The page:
0
$\begingroup$

I've been discussing with a friend about Earth Day and at a certain point came out the question

What do you call "nature"?

He said that he considers "nature" basically all matter, including plastics and all kind of man-made materials.

I said that as far as I understand, "nature" is the ensemble of all Earth's ecosystems, thus if something is not part of an ecosystem, it is not "nature".

Is there an official definition of what is considered to be "nature"? If yes, what is it? If no, is there a reason?

$\endgroup$
  • 1
    $\begingroup$ Why was the question downvoted? Please leave a comment. I personally think it is a good question $\endgroup$ – Remi.b Apr 22 '16 at 23:08
  • $\begingroup$ @Remi.b I guess we'll never know, but I have seens on several SEs people that think a question to be "unanswerable" and downvote without thinking too much about it. $\endgroup$ – Federico Apr 25 '16 at 14:05
2
$\begingroup$

Is there a definition of "nature"?

I don't think there is any commonly accepted definition of "nature" in biology. To my experience, the term "nature" is actually relatively rarely used in conferences or peer-reviewed papers.

Why is there no formal definition of nature?

The concept of "nature" has been developed outside the field of science or philosophy. As often concepts in the popular culture are used without a proper, complete definition. Even if there is an vague intuition that correspond to a concept, it does not mean that there is any way to make an objective definition of this concept. I think the absence of formal definition of nature mainly come from the fact that nature as used in the population culture does not mean much.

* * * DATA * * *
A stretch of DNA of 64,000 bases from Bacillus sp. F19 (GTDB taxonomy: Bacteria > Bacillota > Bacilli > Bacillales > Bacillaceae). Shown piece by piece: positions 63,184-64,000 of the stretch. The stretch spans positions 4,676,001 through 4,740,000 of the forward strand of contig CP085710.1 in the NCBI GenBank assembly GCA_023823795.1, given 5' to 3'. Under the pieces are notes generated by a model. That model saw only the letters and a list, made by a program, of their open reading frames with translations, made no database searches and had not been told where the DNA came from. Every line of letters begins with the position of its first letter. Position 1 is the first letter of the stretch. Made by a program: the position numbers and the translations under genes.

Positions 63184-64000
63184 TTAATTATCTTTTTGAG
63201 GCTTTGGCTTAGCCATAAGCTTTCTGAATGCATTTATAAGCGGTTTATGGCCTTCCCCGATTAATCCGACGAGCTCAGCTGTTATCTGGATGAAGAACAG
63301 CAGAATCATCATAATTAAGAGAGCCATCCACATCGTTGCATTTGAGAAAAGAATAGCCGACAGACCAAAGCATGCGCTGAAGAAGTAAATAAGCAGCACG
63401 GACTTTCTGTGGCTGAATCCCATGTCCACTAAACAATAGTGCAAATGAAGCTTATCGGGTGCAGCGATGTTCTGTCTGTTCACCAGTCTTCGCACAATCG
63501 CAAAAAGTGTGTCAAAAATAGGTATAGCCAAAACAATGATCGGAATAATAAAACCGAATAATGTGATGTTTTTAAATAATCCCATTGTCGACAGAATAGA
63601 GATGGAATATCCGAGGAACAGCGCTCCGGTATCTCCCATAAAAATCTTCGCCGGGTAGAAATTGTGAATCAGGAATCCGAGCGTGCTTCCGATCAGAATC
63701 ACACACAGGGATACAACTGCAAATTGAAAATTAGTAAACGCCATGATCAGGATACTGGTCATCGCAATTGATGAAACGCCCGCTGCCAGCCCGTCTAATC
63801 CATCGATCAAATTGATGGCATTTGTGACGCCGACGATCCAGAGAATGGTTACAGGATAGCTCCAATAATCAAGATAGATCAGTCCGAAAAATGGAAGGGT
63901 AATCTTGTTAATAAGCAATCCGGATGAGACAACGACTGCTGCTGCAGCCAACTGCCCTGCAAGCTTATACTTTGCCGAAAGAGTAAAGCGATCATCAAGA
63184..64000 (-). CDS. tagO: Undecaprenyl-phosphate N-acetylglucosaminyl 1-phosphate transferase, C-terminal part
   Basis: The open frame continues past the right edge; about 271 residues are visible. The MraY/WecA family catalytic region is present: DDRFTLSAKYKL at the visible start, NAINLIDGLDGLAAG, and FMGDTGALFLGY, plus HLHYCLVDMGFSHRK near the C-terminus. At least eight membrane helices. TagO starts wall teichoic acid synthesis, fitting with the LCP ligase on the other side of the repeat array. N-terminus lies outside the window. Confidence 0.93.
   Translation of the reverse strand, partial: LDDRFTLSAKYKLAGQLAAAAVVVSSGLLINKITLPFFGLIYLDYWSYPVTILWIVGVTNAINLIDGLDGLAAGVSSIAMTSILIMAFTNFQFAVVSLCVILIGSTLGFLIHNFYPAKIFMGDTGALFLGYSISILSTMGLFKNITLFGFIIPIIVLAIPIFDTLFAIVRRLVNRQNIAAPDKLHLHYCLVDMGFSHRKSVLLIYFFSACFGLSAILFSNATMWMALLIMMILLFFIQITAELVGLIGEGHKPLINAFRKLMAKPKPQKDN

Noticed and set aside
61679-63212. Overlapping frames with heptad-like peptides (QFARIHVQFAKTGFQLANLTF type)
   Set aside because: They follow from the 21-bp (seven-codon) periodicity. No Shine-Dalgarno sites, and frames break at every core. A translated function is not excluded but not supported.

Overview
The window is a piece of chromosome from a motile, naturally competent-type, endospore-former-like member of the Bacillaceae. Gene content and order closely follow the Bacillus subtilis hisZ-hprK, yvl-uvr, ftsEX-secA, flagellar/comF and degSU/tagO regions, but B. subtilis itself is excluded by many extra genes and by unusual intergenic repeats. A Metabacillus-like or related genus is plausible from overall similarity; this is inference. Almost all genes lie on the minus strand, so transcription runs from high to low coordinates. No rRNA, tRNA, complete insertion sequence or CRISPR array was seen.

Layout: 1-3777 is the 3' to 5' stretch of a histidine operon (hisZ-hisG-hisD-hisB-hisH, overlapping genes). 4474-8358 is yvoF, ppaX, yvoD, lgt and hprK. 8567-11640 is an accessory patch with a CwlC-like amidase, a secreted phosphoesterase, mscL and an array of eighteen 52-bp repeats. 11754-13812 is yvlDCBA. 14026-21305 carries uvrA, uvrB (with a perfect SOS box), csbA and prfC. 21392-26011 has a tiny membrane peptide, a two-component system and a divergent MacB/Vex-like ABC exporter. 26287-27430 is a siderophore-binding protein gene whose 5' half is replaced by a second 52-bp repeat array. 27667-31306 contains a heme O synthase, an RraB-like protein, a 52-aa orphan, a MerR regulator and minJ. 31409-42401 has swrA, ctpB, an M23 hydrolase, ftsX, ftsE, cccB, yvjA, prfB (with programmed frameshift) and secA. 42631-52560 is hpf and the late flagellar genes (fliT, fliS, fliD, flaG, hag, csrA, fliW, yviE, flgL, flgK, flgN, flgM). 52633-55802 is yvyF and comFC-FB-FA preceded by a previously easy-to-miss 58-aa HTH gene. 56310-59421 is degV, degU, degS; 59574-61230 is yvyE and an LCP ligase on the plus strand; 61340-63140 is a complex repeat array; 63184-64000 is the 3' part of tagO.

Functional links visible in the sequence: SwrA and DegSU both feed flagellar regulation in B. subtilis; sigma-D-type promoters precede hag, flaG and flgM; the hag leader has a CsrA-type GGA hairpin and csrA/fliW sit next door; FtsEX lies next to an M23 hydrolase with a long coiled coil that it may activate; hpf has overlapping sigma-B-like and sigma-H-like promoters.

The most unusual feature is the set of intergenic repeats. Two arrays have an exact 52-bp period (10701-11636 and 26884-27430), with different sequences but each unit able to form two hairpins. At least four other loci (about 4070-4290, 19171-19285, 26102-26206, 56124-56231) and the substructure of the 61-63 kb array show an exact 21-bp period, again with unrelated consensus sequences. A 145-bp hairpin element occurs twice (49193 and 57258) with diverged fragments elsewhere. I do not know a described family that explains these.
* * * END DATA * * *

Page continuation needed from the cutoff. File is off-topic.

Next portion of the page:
Is the term "nature" used in Biology and with which definition?

I just did a quick review of the use of the term "nature" in peer-reviewed articles. It seems that the term "nature" is rarely used or only in the abstract r in the first two paragraphs of the introduction to convey very general (and somewhat inaccurate) ideas.

Often, the term "nature" holds for "essence", "origin" or "intrinsic characteristic" rather than referring to "outside the lab", "landscape" or "ecosystems". Here are some examples of where I found the term nature

"Nature" as "Essence"

From the abstract of Gibson and Dworkin 2004

[..] we highlight recent progress in determining the nature and identity of genes that underlie cryptic genetic effects [..]

From the first paragraph of Woolhouse et al. 2002

Failure to recognize the dynamic nature of the interaction could result in misinterpretation [..]

"Nature" as "outside the lab"

First sentence of the second paragraph of Elena and Lenski 2003

Since Darwin’s day, many examples of evolution in action have been studied in nature [..]

Note btw that there is no good (objective) definition of life either. One might want to have a look at Why isn't a virus alive? for a discussion on the definition of life.

$\endgroup$
1
$\begingroup$

The meaning of words depends on how people use them. However it would appear that your friend is in a minority applying the word ‘Nature’ to man-made things. Thus,

The OED definition includes:

The phenomena of the physical world collectively, including plants, animals, the landscape, and other features and products of the earth, as opposed to humans or human creations

and Merriam-Webster:

the physical world and everything in it (such as plants, animals, mountains, oceans, stars, etc.) that is not made by people

$\endgroup$

Your Answer

By clicking “Post Your Answer”, you agree to our terms of service, privacy policy and cookie policy

Not the answer you're looking for? Browse other questions tagged or ask your own question.